Charlotte Lewis as Molly: Okay. Out of all the parts needing to be cast, I don't mind telling you that this one gave us all kinds of problems. First, we thought of Carrie-Ann Moss, the kickass Trinity from The Matrix. No no, too similar a role. Then, we thought--hmmm, Angela Bassett perhaps? Again, too similar a role--in Strange Days. How about everybody's favorite asskicker in Starship Troopers, Dina Meyer? Agh! It turns she bloody well has already played Molly (or who was supposed to be Molly) in the aforementioned Johnny Mnemonic. And at DreamCasts, we normally don't like to change the people who play the parts, but when they're linked to a bad film, we have no choice. So what to do? We needed a woman who was beautiful (and could remain so with built-in shades), but not in a stark amazingly supermodel beautiful kind of way. Someone who was also slightly exotic, but could kick your ass in a heartbeat. So after many hours spent banging our collective heads against the top of this desk, we remembered The Golden Child. That's right, she made her feature film debut as Kee Nang, who was busy trying to save Eddie Murphy's butt. Take away what little comedic edge she had in there, give her even more attitude, and you have a street samurai waiting to happen. Our foreheads feel much better now.
Dennis Hopper as Armitage: Okay, let's see. A guy who's special forces, and really someone else entirely who was completely restructured to the pawn of an AI program, and oh by the way, he's pretty much psychotic?! Do I have to explain this decision any further?
Hank Azaria as Finn: So there I am flipping through pictures of actors, trying to find who I think should be techie-man The Finn. Hey, here's a guy--Joe Pantoliano, he looks just like the Finn-type HEY--wait a minute, that's right, he was Cypher in The Matrix, no wonder he had that Finn look. Where do they get off stealing my ideas before I have them?: Okay, so then we had to rethink this whole Finn thing. He comes in, he does his thing, and then he's gone. He's a consummate businessman, and perhaps he's a little slimy too. Who better than Azaria, who's got a hellacious character range, to pull this off? No one, we think.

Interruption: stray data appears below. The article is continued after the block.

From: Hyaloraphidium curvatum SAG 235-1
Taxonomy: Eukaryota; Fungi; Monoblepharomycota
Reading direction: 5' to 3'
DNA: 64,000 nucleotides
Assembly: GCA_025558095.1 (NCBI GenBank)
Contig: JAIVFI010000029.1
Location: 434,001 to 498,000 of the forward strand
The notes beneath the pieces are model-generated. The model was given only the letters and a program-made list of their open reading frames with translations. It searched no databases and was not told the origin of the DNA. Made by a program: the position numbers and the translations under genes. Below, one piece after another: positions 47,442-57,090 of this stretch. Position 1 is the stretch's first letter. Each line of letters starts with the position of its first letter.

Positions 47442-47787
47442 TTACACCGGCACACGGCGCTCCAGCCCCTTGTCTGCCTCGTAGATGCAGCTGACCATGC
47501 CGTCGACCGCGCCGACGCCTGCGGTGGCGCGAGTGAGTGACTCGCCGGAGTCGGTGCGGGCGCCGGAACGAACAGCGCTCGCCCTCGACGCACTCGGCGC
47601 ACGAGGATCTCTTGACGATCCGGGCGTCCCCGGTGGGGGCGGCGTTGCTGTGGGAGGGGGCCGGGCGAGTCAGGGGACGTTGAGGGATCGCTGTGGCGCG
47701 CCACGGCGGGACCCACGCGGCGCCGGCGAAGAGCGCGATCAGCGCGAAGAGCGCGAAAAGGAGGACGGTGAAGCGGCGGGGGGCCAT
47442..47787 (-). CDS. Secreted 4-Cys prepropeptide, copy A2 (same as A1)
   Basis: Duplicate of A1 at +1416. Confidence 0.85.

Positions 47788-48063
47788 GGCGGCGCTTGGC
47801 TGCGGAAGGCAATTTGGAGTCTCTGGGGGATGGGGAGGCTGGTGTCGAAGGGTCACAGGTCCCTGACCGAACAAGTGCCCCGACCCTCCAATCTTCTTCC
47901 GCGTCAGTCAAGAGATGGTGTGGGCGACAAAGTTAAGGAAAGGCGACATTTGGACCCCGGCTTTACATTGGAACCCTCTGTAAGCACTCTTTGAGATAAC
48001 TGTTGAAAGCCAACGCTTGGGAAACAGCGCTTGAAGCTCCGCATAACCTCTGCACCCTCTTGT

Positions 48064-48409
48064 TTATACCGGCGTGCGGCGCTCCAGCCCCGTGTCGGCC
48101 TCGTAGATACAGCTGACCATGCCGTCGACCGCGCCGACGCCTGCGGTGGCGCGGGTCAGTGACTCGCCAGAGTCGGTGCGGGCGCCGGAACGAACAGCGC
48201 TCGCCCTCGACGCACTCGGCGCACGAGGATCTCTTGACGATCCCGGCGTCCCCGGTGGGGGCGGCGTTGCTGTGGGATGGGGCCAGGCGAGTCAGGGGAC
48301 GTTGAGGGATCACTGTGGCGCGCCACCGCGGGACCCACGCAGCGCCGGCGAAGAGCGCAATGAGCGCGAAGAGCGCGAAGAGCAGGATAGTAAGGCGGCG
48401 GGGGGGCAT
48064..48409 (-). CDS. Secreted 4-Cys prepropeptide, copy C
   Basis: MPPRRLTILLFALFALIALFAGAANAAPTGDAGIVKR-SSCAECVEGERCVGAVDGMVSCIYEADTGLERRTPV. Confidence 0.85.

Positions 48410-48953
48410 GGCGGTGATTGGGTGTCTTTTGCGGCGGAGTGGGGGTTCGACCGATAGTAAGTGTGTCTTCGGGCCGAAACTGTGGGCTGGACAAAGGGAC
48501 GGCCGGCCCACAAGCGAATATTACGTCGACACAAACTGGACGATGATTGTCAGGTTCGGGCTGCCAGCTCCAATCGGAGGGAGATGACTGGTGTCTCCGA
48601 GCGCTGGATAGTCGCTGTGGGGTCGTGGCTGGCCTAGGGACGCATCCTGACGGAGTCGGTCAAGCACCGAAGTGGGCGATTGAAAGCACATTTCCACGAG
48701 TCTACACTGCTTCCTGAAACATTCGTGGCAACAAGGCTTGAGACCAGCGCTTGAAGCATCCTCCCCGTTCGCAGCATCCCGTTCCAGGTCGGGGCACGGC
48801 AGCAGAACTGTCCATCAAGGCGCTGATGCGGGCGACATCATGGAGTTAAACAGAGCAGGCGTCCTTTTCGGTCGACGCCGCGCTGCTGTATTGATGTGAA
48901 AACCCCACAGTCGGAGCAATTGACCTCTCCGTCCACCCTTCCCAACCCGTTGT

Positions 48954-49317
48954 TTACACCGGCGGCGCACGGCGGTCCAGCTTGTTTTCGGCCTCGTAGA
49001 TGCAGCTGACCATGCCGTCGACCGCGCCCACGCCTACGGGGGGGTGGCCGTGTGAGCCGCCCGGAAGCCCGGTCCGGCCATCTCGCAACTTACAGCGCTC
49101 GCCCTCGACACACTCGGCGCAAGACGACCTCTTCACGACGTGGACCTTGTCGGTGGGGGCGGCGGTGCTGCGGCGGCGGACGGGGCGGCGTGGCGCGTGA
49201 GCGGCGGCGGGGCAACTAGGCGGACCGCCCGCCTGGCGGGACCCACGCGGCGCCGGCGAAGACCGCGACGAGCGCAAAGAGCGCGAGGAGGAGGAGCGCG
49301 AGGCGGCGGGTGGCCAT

James Caan as Dixie: Dixie is the flatscan, the ROM construct that used to be a cowboy. He's a personality saved to disk. Now we see Dix appearing as a kind of grainy hologram version of himself whenever Case is working with him. And for some reason, from the get-go, I imagined James Caan in the role. Don't ask me why. And when it came to the point he tells Case to erase the ROM once they're done with the plan, I knew Caan could pull it off.
Liev Schreiber as Peter Riviera: In the two Scream films, he's been just on the edges of the action, and only slightly malevolent. Here we want him to go balls to the wall sociopathic, as he changes shooting up into a game with holograms. A very sick individual. The selling point was being able to seem him doing the destructive holographic performance at the club. I could see it. Yeeks.
Omar Epps as Aerol: One of the Rastas who helps Case and crew with the mission, he's more of a background character than our buddy Maelcum, but he's there nonetheless. Epps is a very strong, brooding, silent type who would fill the part well.
Harold Perrineau, Jr. as Maelcum: A really really great actor who we'd watch in pretty much anything, especially after his turn as Mercutio in Romeo + Juliet. When we were trying to come up with who could play a convincing Rastafarian Navy, there was no question as to who would get the role.
Leelee Sobieski as 3Jane: We pictured 3Jane Ashpool as rather young and also rather in charge of her situation. Even with Molly broken and captured and Peter running around being his psycho self, she never seems to blink an eye--just like everything was perfectly normal. And for such a strange and sheltered girl living in such a weird world, it probably is. It took some thinking and searching, as it always does with young characters, but we finally settled on Miss Sobieski, based on her previous work.
Max Von Sydow as Ashpool: Ashpool is just a very old (and very disturbed) man who wants nothing more than to get on with his suicide. Then Molly has to go and bust up the whole deal. What a pain. But anyway, that kind of lost doddering end-of-his-rope part would be perfect for Von Sydow, who can play strength or the lack thereof very easily.
Jet Li as Hideo: Trying to come up with a ninja took a little bit of thinking. You know, there's the obvious ninjaesque guys like Chow Yun Fat or something, but then we considered it a small part for new star of the moment, the Jetman. After all, considering they keep the ninjas on ice when they're not needed, he could very well be on the younger side, right? Freeze dried assassin, what a trip, eh?
Ken Nordine as the voice of Wintermute: Now the great thing about the book is that we get to come up with Wintermute's voice all on our own. No physical descriptions whatsoever. What a deal, huh? And if you haven't heard Ken Nordine (you have, you just probably didn't know it was him), he has a incredible voice for spoken word. Check out his work on the Stay Awake Disney album or The Best of Word Jazz to see his stuff. Does anyone know of a good page about Ken? We couldn't find anything. But trust us, his voice will grab you.
Anderson as the voice of Neuromancer: Let me take this moment
to explain some of our thoughts behind the voices of the two AI's.
Since they're spoken through simulacrums of different people, we wanted
to have really effective grabbing voices since the ear was the only thing
to get them. We decided to make Wintermute male and Neuromancer/Rio
female, just to have that juxtaposition. And we wanted to give Neuromancer
especially a very...disturbing voice. And in some of Anderson's vocal
works, if you've listened to it--she can get pretty downright bizarre.
"I am the dead, and their land." Yeah, I could believe it.